Members of the Baltimore police union unanimously rejected last night a city contract proposal that would have given them a 2 1/4 percent pay raise and formally implemented a controversial "rotation policy," both bitter points of contention with union leaders.
At the urging of their union bosses, officers voted down the proposal by a resounding 1,477-38. The turnout was the union's largest ever for a contract vote, said Lt. Leander S. Nevin, president of Fraternal Order of Police Lodge No. 3.
"This ought to send a message to the city -- we're tired of this garbage," Lieutenant Nevin said. "They have to make more of an effort than 2 1/4 percent. They gave our police commissioner 8 1/2 percent."
Lieutenant Nevin said the union will be going back to the bargaining table and will "begin a different type of public relations campaign."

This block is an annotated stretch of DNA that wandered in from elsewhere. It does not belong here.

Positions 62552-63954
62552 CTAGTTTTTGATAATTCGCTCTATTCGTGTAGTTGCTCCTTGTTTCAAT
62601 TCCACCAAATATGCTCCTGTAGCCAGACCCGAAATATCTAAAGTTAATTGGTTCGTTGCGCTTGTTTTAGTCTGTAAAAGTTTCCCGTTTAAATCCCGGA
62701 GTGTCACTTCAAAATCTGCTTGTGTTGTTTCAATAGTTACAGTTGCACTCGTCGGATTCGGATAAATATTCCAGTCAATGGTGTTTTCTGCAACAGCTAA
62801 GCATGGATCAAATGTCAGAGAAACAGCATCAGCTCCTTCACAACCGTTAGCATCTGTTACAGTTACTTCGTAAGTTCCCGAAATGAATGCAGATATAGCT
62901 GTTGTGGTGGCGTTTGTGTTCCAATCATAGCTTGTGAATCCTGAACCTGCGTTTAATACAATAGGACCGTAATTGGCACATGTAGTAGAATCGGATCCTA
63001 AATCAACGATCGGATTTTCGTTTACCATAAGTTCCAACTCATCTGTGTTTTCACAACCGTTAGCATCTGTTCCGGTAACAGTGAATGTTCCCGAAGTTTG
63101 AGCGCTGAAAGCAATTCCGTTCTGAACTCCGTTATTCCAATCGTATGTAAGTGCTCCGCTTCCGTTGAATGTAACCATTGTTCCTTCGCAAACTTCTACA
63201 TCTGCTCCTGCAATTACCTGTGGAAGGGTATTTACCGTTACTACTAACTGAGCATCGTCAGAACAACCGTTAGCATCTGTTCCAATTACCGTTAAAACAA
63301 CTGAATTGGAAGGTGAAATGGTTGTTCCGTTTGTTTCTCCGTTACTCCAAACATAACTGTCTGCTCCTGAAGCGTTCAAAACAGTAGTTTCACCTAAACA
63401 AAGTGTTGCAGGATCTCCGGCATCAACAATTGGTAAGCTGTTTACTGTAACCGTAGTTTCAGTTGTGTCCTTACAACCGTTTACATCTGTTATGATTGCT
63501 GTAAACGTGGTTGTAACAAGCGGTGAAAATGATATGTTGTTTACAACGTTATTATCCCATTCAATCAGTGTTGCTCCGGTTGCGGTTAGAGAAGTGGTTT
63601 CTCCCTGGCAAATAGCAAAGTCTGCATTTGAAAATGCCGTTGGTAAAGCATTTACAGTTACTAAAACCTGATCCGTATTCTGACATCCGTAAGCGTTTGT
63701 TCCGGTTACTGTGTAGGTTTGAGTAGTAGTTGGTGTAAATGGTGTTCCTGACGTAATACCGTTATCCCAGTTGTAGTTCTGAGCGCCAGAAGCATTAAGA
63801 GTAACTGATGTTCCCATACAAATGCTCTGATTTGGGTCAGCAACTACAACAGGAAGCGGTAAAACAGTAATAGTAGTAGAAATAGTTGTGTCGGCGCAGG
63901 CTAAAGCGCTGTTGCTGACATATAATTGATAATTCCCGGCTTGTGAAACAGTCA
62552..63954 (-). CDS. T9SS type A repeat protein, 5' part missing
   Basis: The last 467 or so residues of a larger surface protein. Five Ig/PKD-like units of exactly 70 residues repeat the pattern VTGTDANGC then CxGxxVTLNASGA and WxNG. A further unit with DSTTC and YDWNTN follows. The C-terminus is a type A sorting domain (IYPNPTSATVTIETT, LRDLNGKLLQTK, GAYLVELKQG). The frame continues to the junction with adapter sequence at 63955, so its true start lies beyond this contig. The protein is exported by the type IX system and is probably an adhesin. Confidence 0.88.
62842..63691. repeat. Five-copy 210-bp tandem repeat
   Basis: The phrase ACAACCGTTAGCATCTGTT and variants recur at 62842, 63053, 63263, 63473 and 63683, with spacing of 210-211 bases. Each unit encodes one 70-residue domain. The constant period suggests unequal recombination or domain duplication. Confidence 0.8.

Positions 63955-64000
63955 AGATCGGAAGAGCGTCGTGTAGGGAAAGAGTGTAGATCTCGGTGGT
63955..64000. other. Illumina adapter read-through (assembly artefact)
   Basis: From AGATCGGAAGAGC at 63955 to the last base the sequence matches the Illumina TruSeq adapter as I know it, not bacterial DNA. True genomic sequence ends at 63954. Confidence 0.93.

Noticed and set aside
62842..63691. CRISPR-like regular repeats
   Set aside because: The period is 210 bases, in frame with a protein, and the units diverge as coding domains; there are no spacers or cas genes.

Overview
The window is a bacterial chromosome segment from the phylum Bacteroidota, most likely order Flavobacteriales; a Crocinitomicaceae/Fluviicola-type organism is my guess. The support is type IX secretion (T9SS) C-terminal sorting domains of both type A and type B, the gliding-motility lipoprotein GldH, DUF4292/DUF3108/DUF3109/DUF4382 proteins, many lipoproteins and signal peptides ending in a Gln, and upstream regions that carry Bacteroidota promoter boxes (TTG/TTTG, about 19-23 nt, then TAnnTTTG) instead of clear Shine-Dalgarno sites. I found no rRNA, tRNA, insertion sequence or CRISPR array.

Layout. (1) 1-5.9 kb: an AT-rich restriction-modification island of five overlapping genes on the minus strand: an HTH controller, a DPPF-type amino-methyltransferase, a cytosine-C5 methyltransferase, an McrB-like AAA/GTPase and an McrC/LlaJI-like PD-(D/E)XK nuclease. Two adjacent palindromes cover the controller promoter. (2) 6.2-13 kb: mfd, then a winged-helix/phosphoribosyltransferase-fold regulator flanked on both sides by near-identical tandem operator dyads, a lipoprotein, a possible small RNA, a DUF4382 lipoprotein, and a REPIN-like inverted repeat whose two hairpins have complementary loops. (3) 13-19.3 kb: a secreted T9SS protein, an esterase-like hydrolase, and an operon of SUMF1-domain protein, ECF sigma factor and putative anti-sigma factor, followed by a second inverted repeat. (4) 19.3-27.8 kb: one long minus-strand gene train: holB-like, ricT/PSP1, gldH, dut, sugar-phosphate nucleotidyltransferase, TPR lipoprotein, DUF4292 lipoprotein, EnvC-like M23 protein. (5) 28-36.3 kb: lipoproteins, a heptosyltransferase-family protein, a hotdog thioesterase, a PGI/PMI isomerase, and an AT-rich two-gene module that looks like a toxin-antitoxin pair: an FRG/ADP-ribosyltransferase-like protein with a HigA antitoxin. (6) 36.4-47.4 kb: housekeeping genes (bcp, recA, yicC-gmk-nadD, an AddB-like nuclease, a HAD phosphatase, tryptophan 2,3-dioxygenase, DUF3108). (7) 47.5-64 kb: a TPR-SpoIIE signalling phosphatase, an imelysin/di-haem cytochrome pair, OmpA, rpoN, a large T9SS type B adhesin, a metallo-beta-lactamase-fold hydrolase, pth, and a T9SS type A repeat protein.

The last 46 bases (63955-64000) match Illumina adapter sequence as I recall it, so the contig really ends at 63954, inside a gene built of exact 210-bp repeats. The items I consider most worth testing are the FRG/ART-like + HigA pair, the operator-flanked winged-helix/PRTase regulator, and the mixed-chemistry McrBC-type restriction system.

Union officials wouldn't discuss the likelihood of a strike, which by law would be illegal.
The two-year contract proposed by the city would have given the officers a 2 1/4 -percent raise the first year and a 5 1/4 -percent raise the second year. Officers are paid a starting salary of $23,000 a year, topping off at about $34,000 a year.
Union officials have blamed salaries and lack of raises for an exodus of officers in the past year.
The proposed contract also would have eliminated five vacation days per year, another sore point.
The proposal also would have paved the way for Police Commissioner Thomas C. Frazier's rotation policy, which would require officers in a specialized unit to be transferred after four years.
Clinton R. Coleman, the mayor's spokesman, referred all questions about the contract proposal to the city's labor commissioner, Melvin Harris, who couldn't be reached.